Venezuela uses letters from Queen Elizabeth to claim $1 billion in gold in the Bank of England

Venezuela uses letters from Queen Elizabeth to claim $1 billion in gold in the Bank of England

The government of Venezuela has letters signed by Queen Elizabeth II to support its claim for more than $1 billion in gold stored in the Bank of England. Calixto Ortega, President of the Central Bank of South America, said the diplomatic correspondence is evidence that the United Kingdom has recognized Nicolas Maduro as President of Venezuela.

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On Thursday, Ortega said in a rare interview that this undermines a ruling issued by a judge in London last month that prevents the Maduro government from seizing control of gold. Ortega added that issuing UK visas to officials in the Maduro administration also strengthens the government’s position.

Opposition leader Juan Guaido is also trying to claim control of gold in the long-running legal dispute, after the United Kingdom recognized him as Venezuela’s president in 2019. Maduro’s government said it would appeal the court’s latest ruling.

“Three letters signed by the Queen constitute an official position,” Ortega said in Paris upon his return to Caracas from London, where he discussed the matter with his lawyer.

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The British Foreign Office did not immediately respond to a written request for comment.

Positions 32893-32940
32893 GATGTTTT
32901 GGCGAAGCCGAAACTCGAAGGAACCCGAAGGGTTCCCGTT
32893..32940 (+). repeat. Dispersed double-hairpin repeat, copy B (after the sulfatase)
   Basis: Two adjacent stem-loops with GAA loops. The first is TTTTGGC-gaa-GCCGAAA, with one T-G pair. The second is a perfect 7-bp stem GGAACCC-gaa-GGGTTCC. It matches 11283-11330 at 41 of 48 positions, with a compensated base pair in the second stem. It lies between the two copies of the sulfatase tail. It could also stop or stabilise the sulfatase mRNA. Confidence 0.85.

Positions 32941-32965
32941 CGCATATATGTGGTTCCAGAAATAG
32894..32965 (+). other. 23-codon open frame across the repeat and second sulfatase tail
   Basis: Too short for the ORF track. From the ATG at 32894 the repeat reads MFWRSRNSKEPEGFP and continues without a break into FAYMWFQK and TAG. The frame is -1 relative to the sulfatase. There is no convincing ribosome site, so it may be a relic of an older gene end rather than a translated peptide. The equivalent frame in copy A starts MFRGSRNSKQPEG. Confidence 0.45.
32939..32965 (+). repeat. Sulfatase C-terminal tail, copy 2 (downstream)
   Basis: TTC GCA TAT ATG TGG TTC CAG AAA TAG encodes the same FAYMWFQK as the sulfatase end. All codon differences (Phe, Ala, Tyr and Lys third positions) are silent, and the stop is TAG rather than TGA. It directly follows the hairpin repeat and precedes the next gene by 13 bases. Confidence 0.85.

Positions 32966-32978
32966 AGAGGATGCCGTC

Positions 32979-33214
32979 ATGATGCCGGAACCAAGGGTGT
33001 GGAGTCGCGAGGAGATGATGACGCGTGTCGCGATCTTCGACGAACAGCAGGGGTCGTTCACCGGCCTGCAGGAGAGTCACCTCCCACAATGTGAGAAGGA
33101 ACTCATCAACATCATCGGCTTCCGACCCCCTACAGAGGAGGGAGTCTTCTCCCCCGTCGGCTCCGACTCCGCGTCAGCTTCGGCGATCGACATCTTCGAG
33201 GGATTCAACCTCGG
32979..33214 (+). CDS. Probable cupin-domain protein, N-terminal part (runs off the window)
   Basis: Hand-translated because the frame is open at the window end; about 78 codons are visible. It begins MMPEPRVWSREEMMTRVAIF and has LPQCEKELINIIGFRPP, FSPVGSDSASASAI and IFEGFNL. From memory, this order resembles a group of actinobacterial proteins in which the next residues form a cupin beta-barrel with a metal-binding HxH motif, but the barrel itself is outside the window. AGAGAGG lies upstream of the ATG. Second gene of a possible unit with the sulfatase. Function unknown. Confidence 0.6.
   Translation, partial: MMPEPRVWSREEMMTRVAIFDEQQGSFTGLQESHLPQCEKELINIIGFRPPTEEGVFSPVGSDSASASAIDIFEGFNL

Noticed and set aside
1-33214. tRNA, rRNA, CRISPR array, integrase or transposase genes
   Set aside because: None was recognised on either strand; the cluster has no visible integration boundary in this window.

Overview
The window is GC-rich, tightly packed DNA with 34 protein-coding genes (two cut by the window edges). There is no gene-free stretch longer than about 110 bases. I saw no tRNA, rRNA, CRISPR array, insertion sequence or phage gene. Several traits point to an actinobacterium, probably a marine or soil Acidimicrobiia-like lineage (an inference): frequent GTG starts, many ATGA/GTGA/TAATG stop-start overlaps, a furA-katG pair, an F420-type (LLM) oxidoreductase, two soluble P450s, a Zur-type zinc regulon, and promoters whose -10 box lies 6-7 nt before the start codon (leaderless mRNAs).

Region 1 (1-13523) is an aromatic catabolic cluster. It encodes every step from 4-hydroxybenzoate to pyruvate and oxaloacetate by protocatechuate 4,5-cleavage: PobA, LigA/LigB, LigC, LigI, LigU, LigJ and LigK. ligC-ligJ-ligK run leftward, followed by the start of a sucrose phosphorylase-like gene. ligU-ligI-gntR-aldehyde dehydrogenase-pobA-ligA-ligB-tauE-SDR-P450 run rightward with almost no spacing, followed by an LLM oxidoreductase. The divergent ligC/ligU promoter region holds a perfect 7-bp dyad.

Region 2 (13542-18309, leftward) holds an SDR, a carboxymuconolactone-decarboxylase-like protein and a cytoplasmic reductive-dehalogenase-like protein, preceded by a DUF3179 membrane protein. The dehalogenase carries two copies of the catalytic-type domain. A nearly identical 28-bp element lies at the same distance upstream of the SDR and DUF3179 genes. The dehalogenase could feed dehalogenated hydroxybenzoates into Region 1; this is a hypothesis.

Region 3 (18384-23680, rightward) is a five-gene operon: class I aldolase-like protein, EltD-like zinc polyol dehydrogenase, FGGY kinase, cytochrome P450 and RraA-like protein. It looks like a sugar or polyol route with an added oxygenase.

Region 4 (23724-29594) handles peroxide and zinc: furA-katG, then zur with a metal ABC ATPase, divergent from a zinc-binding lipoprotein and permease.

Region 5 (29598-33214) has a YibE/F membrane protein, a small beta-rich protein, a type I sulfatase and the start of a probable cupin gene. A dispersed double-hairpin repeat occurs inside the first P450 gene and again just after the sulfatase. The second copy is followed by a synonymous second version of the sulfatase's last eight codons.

Gold, stored in the vaults of the Bank of England, accounts for about a fifth of Venezuela’s international reserves of $5.2 billion, excluding the Special Drawing Rights with the International Monetary Fund, which the country does not currently have access to.

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With more legal wrangling on the horizon, it is likely that neither the Maduro government nor Guaido and their allies will control the assets any time soon.

Ortega showed Bloomberg News two letters that Queen Elizabeth II would sign in June, as Queen of Saint Vincent and the Grenadines. In the first letter I notified him of a change in the representative of the Caribbean country based in Caracas, while in the second letter I asked Maduro to adopt a new representative.

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In another letter, the Queen wrote to Maduro on behalf of the Saint Lucia government. All three letters are addressed to “His Excellency President Nicolas Maduro Moros, President of the Bolivarian Republic of Venezuela”.

He said the letters were delivered to Ortega by the Venezuelan Foreign Ministry.

Queen Elizabeth is the head of state for several Caribbean countries, which are independent of London and pursue their own foreign policy.

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Ortega’s legal team is expected to make a decision on its new strategy early next week, as it prepares to appeal the decision. Ortega said an attempt to include the letters as new evidence could result in the case being delayed for a longer period.

Maduro’s government sees the court’s decision as having “serious consequences” for other countries with assets in the British financial system. “London’s reputation as the most neutral and reliable place to do business in the world is at stake here,” Ortega said. “They say something in court and in practice they act differently.”

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